SACRAMENTO, Calif. – Today, the California High-Speed Rail Authority (Authority) issued its annual Sustainability Report, which details how the Authority is already putting sustainability into action. The report updates the progress made in 2017 and the results of our comprehensive approach to designing, constructing and operating high-speed rail in a sustainable manner. The report highlights accomplishments in each aspect of the Authority’s Sustainability Framework.
Authority CEO Brian Kelly, said:
“Our goal is to create the greenest infrastructure project in the nation, both in its operations and its construction. “Sustainability is at the core of our mission and is one of the values that guide our work. Sustainability is integral to our policies and to how we conduct our day-to-day business.”
Rick Walters, GRESB Director Infrastructure, said:
“As a first mover in benchmarking its sustainability actions and performance, the Authority has demonstrated its commitment to ambitious leadership in helping the State accelerate the transition to a low carbon future.”
This year’s report highlights the Authority’s actions to offset emissions, such as working with Tree Fresno and Cal Fire to launch the Authority’s Urban Forestry Program – elementary and middle-school students planted 200 trees at the West Fresno Middle School this year in the Central Valley. The Authority continues to follow green construction practices, such as requiring contractors to use clean diesel engines, recycling steel and concrete from construction and demolition materials, and diverting construction and demolition waste from landfills. This year’s report also highlights the key roles that California small businesses from disadvantaged communities play in planning, designing and building the high-speed rail system.
Key sustainability accomplishments are presented in the report:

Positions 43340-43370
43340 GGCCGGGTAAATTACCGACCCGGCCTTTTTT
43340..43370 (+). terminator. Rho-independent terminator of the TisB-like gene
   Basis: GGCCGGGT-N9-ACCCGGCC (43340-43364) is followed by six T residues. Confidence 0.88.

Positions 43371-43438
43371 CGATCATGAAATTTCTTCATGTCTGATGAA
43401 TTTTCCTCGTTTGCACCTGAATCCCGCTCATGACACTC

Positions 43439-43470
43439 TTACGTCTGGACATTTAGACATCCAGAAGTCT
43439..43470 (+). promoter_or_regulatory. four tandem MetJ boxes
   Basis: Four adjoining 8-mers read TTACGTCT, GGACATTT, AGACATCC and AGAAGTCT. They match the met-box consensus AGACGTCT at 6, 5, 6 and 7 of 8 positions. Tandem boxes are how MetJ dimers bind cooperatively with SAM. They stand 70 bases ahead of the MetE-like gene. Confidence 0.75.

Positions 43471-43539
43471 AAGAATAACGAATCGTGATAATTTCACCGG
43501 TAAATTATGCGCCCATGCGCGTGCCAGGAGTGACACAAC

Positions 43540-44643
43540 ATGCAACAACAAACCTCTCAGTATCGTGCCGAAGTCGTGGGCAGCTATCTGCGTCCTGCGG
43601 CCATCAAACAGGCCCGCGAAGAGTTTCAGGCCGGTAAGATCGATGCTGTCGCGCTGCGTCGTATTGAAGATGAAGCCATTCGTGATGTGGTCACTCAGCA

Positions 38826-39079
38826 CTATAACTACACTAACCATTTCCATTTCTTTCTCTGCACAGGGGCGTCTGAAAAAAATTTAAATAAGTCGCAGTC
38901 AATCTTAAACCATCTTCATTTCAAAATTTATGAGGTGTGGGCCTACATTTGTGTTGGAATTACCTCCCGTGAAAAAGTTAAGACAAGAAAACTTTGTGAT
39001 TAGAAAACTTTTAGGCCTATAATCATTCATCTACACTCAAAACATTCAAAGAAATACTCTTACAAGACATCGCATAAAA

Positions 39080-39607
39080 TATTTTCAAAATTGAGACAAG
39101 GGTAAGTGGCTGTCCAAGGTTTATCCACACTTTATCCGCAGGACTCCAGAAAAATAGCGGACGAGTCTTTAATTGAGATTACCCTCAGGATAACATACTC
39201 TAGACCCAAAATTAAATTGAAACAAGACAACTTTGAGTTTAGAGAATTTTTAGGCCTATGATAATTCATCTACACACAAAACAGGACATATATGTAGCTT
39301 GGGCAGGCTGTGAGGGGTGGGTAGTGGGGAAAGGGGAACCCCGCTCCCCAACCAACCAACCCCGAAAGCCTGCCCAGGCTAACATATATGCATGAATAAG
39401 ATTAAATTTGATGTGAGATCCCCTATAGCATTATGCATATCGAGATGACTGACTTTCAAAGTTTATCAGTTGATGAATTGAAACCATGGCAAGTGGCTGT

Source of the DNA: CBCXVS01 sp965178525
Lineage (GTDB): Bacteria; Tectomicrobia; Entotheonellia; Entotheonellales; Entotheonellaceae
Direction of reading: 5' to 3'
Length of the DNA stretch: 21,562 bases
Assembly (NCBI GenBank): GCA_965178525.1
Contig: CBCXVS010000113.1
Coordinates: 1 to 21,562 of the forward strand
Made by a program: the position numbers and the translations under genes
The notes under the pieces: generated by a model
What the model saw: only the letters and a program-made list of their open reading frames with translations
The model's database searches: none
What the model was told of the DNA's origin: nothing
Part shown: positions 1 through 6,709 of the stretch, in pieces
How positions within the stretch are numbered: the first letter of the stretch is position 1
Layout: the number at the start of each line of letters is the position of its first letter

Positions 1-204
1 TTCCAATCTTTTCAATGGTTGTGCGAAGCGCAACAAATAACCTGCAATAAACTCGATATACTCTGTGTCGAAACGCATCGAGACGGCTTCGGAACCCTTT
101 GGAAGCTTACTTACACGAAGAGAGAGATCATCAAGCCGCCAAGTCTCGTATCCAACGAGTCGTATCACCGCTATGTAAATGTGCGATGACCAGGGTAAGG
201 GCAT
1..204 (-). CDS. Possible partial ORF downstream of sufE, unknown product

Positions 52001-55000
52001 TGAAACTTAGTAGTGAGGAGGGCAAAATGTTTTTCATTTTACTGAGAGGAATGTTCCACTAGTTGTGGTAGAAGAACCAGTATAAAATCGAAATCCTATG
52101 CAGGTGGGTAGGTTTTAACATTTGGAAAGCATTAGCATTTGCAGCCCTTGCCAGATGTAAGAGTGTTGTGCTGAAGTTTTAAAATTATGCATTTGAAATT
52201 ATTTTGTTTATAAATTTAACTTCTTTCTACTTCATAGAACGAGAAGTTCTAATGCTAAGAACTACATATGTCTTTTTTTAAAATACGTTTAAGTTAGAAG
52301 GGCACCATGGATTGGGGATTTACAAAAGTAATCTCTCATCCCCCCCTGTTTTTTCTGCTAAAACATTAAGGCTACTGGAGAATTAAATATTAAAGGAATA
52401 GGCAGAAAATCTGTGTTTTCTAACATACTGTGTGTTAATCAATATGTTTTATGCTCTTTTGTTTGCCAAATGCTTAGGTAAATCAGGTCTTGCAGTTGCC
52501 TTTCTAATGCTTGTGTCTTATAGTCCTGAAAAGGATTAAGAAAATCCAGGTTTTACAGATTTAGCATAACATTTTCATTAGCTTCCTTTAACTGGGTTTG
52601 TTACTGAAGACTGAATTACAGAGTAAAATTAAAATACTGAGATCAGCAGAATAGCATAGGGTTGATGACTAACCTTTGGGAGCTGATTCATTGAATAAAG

- Recycled 99 percent of all construction materials, including 100 percent of all concrete and steel, keeping 118,000 tons of waste material out of landfills.
- Continued use of Tier 4 equipment on our construction sites, reducing nitrogen oxide, carbon monoxide and particulate matter, and avoiding black carbon, leading to site emissions that are 60 percent lower than the state average for construction.
- Continued to engage small businesses, with 115 of the 427 small businesses under contract located in disadvantaged communities.
- Preserved more than 2,500 acres of natural habitat.
- Continued working with local governments and our federal partners to prepare for future high-speed rail stations by completing station area plans that are consistent with and supportive of local and regional planning efforts required by SB 375 and our Station Area Development Policies. To date, we have executed planning with the cities of Gilroy, Merced, Fresno, San José, Bakersfield, Palmdale and Burbank, and with the Tulare County Association of Governments and the Santa Clara Valley Transportation Authority.
The Authority relies on the Global Reporting Initiative (GRI) Reporting Guidelines, the world’s leading and most widely adopted sustainability reporting framework, to inform how data is selected and reported. This process reveals environmental, social, and economic impacts that matter most to our stakeholders. For more information, read the full 2017 Sustainability Report or get a quick glimpse with the Sustainability Report Highlights handout.